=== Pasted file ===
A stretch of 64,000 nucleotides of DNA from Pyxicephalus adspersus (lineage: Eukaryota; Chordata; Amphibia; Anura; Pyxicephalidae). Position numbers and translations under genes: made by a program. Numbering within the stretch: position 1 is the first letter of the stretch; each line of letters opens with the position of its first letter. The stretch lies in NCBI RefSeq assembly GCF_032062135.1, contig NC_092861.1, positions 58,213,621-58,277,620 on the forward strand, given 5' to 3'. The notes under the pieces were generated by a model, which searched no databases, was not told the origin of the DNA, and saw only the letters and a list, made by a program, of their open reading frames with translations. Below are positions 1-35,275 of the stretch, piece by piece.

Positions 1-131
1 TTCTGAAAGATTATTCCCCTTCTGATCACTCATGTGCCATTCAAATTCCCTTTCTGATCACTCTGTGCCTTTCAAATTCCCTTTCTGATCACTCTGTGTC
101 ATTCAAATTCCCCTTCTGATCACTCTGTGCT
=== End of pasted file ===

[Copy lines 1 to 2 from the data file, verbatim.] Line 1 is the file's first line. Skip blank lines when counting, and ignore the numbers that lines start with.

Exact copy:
A stretch of 64,000 nucleotides of DNA from Pyxicephalus adspersus (lineage: Eukaryota; Chordata; Amphibia; Anura; Pyxicephalidae). Position numbers and translations under genes: made by a program. Numbering within the stretch: position 1 is the first letter of the stretch; each line of letters opens with the position of its first letter. The stretch lies in NCBI RefSeq assembly GCF_032062135.1, contig NC_092861.1, positions 58,213,621-58,277,620 on the forward strand, given 5' to 3'. The notes under the pieces were generated by a model, which searched no databases, was not told the origin of the DNA, and saw only the letters and a list, made by a program, of their open reading frames with translations. Below are positions 1-35,275 of the stretch, piece by piece.

Positions 1-131